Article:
is the linux desktop environment still going the direction?

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Re: is the linux desktop environment still going the directi

Post by Pjotr » Sun Jan 17, 2016 2:47 pm

mrgoogle wrote:what makes linux mint different from other distros and what is the purpose of the project that separates us from them, that's what we should market
1. It's easy, both to install and to use;
2. it's nearly complete out of the box;
3. it's long term supported (up to five years);
4. it's stable and reliable;
5. it has a huge amount of installable software in the repo's;
6. it even looks pretty decent out of the box;
7. it's a big distro with a huge user base and assured continuity.

Not surprisingly, only Ubuntu comes near. Mint just has it all. It's the best operating system on the face of the earth.

No need for bloody awful re-inventions of the desktop, which just cause a lot of annoyance because suddenly you can't find your applications or something.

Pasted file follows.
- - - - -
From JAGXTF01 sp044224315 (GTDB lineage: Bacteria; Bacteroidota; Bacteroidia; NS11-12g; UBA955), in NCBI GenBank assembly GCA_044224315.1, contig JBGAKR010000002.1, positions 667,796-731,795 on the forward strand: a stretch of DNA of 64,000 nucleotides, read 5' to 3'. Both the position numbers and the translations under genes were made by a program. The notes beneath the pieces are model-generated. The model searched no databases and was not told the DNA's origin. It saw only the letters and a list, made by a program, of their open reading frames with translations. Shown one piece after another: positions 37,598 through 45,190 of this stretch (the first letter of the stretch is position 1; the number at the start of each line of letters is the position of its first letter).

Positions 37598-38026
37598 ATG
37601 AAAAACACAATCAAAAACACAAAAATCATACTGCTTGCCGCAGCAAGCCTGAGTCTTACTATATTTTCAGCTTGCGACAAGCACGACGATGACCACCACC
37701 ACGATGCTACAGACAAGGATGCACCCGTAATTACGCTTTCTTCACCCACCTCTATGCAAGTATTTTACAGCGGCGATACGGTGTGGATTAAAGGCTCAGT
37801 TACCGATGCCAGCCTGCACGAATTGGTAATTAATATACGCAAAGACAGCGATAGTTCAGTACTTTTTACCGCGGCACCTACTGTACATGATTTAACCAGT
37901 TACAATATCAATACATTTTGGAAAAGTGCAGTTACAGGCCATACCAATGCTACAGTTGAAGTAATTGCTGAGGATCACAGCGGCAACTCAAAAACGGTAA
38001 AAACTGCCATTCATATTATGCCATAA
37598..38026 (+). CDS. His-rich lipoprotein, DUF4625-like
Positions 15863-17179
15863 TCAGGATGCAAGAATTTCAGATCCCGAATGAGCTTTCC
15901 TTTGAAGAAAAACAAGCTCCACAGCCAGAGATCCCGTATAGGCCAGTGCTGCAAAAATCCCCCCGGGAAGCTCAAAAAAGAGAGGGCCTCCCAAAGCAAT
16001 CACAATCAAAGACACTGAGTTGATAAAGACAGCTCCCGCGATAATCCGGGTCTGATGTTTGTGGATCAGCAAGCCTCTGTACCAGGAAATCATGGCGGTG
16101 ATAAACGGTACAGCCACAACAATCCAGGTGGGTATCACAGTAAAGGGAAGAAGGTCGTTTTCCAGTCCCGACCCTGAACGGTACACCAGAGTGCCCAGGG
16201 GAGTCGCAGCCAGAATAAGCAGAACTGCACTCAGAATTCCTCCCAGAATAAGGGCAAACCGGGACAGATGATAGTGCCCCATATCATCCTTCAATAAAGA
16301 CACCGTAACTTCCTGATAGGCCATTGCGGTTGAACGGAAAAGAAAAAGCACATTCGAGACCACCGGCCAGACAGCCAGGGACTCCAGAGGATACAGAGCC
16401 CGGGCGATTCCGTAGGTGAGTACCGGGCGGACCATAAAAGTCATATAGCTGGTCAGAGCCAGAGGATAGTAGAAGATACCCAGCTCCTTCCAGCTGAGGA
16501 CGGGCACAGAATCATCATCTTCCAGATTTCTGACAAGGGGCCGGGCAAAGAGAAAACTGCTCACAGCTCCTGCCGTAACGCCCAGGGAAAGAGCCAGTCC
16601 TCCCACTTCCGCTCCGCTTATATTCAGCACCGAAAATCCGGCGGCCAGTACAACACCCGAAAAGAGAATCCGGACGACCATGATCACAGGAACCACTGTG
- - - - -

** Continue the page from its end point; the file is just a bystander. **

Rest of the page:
A good desktop is an unobtrusive one, which has all the nuts and bolts in the expected places. It doesn't start singing and dancing in your face when you use it. So that you can launch your applications with the least possible amount of fuss, because in the end it's only the applications that really matter. The desktop is only a vehicle.

Mint does all this very well, with all its officially supported desktops. For God's sake let's not change that. :shock:
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Re: is the linux desktop environment still going the directi

Post by BigEasy » Sun Jan 17, 2016 2:52 pm

mrgoogle wrote: didn't u know that EVERYONE AND EVERY DISTROS WAN'TS TO BECOME THE BEST AND EVERYONE KNOWS THAT" now what makes linux mint or our DE different from other distros and what is the purpose of the project that separates us from them
I can't understand what is "our" and "us". I'm just "segment of market". Who are you?
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Re: is the linux desktop environment still going the directi

Post by Moem » Sun Jan 17, 2016 2:54 pm

mrgoogle wrote:the reason why all desktop environment projects do not share the same goal is because of this so-called "market segmentation"